As a result of Oppo splitting the difference between the two competing core operating systems, there's going to be a learning curve for users coming from either direction. Regardless, it's intuitive enough to adapt to relatively quickly and is a nice upgrade for existing Oppo users, who will quickly feel at home.
Oppo's R15 Pro excels in some of the more significant areas, with an awesome screen, camera and performance, and if you're a fan of the contemporary glass-back design, then there are few handsets that pull it off as stylishly, thanks to its iridescent gradient.
However, the inclusion of a micro-USB port feels distinctly backwards considering the near-unanimous move in the industry to USB Type-C, and while it does support fast-charging, the underwhelming battery life means you're going to need it.
If a few of the minor details were paid more attention then this would have been much easier to recommend wholeheartedly, but the end result is still an incredibly solid and stylish smartphone for the price.
Who's this for?
Thanks to its ColorOS, Apple users looking to move to an Android handset will have a much smoother transition with the likes of Oppo. In fact, anyone looking for an approximation of the iPhone X will find this stellar alternative for a thousand fewer dollars, and you'll be getting a snazzier colour option to boot.
Similarly, this is perhaps the best all-rounder we've encountered at its price, which at AU$779 is perching somewhere between mid-range and premium when compared with other manufacturers' offerings, but is one of Oppo's most expensive phones.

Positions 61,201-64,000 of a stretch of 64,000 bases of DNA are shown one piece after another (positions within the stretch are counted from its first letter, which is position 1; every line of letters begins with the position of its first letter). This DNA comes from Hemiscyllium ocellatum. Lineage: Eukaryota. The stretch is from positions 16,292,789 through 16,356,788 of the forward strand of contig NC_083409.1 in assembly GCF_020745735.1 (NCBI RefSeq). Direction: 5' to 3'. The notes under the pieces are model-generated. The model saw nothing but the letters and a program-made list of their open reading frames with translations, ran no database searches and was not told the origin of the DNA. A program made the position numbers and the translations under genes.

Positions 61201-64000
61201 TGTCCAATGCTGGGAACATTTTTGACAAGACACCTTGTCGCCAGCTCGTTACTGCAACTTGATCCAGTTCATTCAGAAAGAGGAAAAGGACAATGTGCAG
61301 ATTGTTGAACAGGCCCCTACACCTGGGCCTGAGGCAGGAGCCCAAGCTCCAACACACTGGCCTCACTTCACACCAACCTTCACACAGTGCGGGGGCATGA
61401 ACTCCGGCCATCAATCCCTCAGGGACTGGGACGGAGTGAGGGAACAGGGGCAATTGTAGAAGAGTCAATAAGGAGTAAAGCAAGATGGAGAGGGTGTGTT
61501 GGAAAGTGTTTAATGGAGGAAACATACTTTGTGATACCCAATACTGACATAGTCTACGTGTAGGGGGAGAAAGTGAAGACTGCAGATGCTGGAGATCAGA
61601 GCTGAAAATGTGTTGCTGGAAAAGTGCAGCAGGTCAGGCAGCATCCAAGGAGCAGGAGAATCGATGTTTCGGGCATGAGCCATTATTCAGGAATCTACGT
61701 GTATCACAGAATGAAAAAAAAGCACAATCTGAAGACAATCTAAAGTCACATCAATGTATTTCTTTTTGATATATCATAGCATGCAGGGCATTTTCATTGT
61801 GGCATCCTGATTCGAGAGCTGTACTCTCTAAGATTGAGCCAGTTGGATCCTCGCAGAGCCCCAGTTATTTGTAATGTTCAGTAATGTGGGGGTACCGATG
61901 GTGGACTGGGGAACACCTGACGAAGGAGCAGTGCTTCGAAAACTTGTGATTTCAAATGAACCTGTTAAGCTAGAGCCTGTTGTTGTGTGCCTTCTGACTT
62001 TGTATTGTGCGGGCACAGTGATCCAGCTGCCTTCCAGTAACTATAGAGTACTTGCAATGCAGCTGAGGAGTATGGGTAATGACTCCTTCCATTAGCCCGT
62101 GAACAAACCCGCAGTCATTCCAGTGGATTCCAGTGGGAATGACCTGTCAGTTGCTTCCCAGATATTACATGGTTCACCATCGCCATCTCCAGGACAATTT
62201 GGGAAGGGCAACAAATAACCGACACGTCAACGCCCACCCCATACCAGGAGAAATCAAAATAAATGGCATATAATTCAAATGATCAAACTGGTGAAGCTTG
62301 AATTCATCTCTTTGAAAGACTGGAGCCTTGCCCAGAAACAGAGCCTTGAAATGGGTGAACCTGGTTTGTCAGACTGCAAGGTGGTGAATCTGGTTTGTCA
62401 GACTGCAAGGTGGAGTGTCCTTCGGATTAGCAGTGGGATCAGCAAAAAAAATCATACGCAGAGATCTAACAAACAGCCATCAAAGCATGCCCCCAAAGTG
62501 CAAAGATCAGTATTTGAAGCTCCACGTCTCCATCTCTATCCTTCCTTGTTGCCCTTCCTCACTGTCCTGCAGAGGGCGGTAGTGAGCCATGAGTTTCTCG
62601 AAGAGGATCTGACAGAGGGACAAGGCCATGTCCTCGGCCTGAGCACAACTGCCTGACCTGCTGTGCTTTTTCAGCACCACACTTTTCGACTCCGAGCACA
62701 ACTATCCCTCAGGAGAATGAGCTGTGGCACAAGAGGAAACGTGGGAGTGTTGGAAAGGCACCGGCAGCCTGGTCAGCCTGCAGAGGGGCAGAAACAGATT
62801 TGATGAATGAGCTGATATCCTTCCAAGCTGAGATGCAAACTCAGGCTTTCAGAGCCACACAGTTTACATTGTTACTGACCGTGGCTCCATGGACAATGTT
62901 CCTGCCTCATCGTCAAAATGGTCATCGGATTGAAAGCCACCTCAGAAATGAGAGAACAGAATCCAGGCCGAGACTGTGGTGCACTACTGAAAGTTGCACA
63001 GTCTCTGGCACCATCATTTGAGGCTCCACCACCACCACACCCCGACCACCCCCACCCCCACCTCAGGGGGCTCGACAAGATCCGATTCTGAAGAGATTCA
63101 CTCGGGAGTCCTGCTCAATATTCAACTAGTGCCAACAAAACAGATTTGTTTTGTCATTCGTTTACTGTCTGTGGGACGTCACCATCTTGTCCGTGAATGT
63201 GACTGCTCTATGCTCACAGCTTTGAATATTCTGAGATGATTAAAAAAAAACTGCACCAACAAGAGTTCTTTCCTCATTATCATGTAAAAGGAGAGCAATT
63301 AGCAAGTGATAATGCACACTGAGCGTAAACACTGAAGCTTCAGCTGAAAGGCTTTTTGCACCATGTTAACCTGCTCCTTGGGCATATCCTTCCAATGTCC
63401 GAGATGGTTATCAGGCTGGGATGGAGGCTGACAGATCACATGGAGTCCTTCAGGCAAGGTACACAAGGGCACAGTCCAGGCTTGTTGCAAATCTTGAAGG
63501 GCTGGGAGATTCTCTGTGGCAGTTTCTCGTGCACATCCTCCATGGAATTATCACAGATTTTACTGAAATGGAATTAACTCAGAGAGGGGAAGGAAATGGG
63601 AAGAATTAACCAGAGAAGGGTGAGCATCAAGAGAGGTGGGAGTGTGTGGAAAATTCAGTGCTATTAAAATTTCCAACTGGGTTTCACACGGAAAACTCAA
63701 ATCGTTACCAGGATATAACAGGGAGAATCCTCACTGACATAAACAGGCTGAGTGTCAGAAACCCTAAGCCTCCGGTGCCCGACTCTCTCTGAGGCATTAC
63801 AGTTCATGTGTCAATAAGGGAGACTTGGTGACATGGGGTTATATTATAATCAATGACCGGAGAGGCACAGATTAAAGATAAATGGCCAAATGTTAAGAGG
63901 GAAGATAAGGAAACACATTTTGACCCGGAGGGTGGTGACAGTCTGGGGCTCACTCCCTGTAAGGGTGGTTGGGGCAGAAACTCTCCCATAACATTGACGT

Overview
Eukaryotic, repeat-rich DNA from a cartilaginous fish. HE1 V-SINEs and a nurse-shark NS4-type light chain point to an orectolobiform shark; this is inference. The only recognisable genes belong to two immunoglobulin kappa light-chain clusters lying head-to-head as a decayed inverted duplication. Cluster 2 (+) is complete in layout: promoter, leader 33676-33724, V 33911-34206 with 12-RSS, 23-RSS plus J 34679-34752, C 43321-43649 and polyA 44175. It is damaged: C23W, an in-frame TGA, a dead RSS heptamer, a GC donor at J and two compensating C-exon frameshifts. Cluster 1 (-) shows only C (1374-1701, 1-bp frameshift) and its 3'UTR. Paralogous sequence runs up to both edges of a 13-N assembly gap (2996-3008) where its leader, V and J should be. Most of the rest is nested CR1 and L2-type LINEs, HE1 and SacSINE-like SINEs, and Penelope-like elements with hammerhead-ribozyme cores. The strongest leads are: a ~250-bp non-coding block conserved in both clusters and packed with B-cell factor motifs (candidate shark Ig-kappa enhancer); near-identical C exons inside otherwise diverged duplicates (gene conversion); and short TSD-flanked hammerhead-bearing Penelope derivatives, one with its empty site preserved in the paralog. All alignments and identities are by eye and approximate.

Should you buy it?
In short, yes. The Oppo R11s was one of the best mid-range handsets we've tested, and the R15 Pro improves upon it almost every way. If you're not deterred by a micro-USB port or weak battery performance, then there's little else (if anything) in this price range that compares.
However, if you're just after the modern aesthetic on a budget, then there are some excellent mid-range handsets by the likes of Huawei and Motorola that will save you some dosh, and if you're after absolute top-of-the-line performance, you'll need to throw a few more hundreds in the mix.
Although we'd recommend the Oppo R15 Pro to those looking to spend around $700-800, here are some of the best handsets either side of that bracket.
Huawei Nova 3e
The Huawei Nova 3e is probably the cheapest viable handset you're going to encounter with the notched display and glass-esque rear of its premium competition.
At only AU$399, this packs in all the performance you'll need for day-to-day tasks, along with a wicked dual lens camera and other neat features from its older siblings, the P20 and P20 Pro.
Although it doesn't offer quite as solid value for money as the regular Moto G6, the G6 Plus improves on it in every way and edges closer to the performance and screen real estate of the Oppo R15 Pro.
It's 5.9-inch display is lacking a notch, but you'll get a real glass rear and taller 18:9 aspect ratio for its FHD+ (1,080 x 2,160) resolution. Its Snapdragon 630 and 4GB RAM combo is no slouch for the price as well, making this an excellent mid-range phone for those that want a little more power and screen.
If you're at the other end of the spectrum and want to drop a few extra dollars on your Android handset to eke out more power and premium perks, then the Huawei P20 Pro is the closest competitor you'll find in Australia.
Its awesome 4,000mAh battery performs admirably and can even last through two days of usage, while its Kirin 970 CPU and 6GB RAM combo zip through everyday tasks. The pinnacle of Huawei's design philosophy is its cameras, and this triple snapper setup in partnership with Leica is as impressive as ever.